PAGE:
Kay Wheeler Moore

Welcome to my blog

Hello. . .

The Newfangled Country Gardener is for anyone who has a garden, would like to have a garden, or who simply enjoys eating the garden-fresh way. I don't claim to be an expert; in this blog I'm simply sharing some of the experiences my husband and I have in preparing food that is home-grown.

About the author

Kay Wheeler Moore is the author of a new cookbook, Way Back in the Country Garden, that features six generations of recipes that call for ingredients that are fresh from the garden. With home gardening surging in popularity as frugal people become more resourceful, this recipe collection and the stories that accompany it ideally will inspire others to cook the garden-fresh way and to preserve their own family food stories as well. The stories in this book center around the Three Red-Haired Miller Girls (Kay's mother and aunts) who grew up in Delta County, TX, with their own backyard garden so lavish that they felt as though they were royalty after their Mama wielded her kitchen magic on all that was homegrown. Introduced in Kay's previous book, Way Back in the Country, the lively Miller Girls again draw readers into their growing-up world, in which a stringent economic era--not unlike today's tight times--saw people turn to the earth to put food on the table for their loved ones. The rollicking yarns (all with recipes attached) have love, family, and faith as common denominators and show how food evocatively bonds us to our life experiences.

Thursday, November 3, 2011

Apple Muffins—savor now or save for Thanksgiving week

For me, a new cookbook with untried recipes inside operates as though it were a giant magnet pulling me into its pages. I start purposing to try out each suggestion and to write my comments in the margins after the item is prepared. The fresh-produce recipe book from the Southwest Chili Peppers Nutrition Task Force (mentioned last week) is one such lure. The highly basic nature of the recipes—designed to help people learn to cook produce in the most elemental manner—appeals to me.

I wanted to try its recipe for Pear Muffins but had only apples (of course!) and not pears in my produce bin. So I merely subbed 1 cup diced apples (about 2 medium ones) for the 1 cup diced pears it called for; for a little spiced-up flavor I also added 1/2 teaspoon cinnamon. The zest of 1/2 orange (you also could use the zest of 1 lemon or 1/2 grapefruit, the recipe says) plus 1/2 cup chopped walnuts (or pecans) are nice additions. I think its flexibility is the thing I like most about the recipe—it allows for various adaptations. If you don’t have a particular ingredient on hand, try similar one that is available to you.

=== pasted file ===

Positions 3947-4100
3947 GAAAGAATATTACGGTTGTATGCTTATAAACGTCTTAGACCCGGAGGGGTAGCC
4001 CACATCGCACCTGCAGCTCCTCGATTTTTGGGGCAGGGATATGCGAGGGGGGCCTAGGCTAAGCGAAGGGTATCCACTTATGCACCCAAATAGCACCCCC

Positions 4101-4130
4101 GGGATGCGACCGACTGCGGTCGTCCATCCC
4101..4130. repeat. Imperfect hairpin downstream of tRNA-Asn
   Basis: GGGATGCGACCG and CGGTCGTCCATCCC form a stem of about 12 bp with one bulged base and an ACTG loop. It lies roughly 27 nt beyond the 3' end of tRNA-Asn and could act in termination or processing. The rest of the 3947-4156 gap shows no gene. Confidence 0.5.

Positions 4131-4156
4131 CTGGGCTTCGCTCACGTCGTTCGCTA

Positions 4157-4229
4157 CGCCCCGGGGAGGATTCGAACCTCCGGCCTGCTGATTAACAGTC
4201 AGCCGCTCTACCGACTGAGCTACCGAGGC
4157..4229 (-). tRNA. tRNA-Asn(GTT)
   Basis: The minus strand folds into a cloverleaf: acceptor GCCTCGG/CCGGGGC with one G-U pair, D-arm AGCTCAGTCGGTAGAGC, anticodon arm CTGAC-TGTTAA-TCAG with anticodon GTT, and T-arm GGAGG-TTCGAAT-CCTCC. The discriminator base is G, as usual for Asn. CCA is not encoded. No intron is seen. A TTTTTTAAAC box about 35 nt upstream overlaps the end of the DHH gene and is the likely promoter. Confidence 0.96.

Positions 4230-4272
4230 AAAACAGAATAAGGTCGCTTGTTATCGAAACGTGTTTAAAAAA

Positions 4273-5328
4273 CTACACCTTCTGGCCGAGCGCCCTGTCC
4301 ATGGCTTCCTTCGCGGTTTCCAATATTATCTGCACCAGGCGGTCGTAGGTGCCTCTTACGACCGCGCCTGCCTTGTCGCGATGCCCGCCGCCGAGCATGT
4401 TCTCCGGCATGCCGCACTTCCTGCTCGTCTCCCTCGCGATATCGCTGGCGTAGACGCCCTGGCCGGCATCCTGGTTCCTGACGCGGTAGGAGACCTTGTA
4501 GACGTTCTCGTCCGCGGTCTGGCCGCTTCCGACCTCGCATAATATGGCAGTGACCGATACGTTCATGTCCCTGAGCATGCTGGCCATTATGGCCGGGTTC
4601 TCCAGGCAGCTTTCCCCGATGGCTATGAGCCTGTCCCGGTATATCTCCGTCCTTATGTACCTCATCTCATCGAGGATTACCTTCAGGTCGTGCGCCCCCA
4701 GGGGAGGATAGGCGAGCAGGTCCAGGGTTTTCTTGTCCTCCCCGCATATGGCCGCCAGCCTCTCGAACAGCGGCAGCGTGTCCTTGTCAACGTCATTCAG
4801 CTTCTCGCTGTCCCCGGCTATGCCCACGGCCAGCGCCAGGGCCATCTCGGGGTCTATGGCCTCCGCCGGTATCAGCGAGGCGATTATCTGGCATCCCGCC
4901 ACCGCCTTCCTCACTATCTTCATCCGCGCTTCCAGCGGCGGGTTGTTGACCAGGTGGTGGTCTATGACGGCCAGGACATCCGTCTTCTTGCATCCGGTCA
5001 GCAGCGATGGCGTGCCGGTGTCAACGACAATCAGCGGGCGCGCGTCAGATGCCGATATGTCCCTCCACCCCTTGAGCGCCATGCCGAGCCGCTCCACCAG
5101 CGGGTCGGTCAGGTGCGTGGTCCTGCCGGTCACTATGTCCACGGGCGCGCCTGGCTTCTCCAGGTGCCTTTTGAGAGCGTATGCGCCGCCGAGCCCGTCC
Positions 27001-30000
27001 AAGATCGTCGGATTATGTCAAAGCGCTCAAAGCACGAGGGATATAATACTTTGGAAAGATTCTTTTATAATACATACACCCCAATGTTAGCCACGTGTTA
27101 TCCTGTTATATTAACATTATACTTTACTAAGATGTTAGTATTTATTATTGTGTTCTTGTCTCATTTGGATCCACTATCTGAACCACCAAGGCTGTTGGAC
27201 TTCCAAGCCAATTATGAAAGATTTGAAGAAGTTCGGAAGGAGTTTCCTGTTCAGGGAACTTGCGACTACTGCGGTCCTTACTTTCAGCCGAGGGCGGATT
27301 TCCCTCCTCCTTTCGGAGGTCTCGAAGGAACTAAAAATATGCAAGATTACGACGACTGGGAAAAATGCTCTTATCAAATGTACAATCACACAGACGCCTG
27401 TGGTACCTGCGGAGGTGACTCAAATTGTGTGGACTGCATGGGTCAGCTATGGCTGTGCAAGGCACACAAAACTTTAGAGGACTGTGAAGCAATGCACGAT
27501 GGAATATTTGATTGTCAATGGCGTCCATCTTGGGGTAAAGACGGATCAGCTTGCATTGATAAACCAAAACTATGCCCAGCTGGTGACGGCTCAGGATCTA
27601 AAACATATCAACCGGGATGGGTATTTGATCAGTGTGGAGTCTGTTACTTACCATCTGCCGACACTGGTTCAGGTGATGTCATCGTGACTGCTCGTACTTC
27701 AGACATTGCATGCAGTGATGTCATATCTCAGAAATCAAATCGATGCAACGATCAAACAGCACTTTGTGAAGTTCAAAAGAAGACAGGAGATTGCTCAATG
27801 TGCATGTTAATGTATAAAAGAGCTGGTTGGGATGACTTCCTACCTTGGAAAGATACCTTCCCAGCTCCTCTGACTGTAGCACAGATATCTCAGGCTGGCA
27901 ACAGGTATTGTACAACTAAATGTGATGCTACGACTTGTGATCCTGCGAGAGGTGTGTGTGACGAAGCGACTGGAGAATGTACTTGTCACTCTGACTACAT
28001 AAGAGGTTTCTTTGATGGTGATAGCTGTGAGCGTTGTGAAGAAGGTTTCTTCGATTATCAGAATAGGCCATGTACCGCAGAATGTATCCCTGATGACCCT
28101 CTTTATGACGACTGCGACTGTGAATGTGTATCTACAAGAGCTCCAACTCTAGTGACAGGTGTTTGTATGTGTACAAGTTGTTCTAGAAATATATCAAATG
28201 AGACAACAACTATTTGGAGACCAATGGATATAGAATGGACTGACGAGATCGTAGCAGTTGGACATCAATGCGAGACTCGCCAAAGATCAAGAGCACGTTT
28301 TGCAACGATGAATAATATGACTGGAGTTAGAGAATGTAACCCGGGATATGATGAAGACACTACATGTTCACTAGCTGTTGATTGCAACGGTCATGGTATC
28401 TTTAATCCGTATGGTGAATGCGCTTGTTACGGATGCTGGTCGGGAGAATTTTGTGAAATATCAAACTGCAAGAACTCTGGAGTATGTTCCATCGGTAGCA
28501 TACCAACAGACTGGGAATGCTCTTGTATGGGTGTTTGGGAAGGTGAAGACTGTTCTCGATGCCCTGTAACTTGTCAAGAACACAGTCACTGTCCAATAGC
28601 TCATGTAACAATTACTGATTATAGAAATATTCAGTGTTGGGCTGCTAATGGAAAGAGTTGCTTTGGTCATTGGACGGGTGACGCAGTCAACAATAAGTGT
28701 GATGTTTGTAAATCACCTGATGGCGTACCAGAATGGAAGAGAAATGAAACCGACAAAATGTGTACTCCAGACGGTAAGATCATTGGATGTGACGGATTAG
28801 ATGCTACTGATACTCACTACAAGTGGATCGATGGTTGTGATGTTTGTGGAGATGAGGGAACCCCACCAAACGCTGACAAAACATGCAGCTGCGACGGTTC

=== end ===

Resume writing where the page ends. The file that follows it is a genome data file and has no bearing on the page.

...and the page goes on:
Tempting to devour all of these now, but they were soon spirited away to the deep freeze to save for Thanksgiving week. Apple-y and spice-y, they represented an easy way to put a little fall away for some family time later.

Apple Muffins (adapted from the recipe for Pear Muffins)

2 cups all-purpose flour
1/2 cup sugar (or sugar substitute)
3 teaspoons baking powder
1/2 teaspoon salt (or salt substitute)
1/2 teaspoon cinnamon (optional)
1 cup milk (I used skim)
1 egg beaten (I used egg substitute)
1/4 cup vegetable oil
zest of 1 lemon, 1/2 orange, or 1/2 grapefruit
1 cup diced apples (about 2 medium apples, peeled)
1/2 cup chopped walnuts or pecans (optional)

Preheat oven to 425 degrees. Sift together flour, sugar, baking powder, and salt. Beat together milk, beaten egg, oil, and zest of lemon (or orange or grapefruit). Mix apples and nuts into flour mixture. Gently stir milk mixture into dry ingredients. Batter should be lumpy and not smooth. Do not over mix. Spray muffin pans with nonstick spray. Fill muffin cups 2/3 full. Bake at 425 degrees for 20 to 25 minutes until tops are browned. Remove from pan immediately; serve warm. Makes 12-14 muffins.

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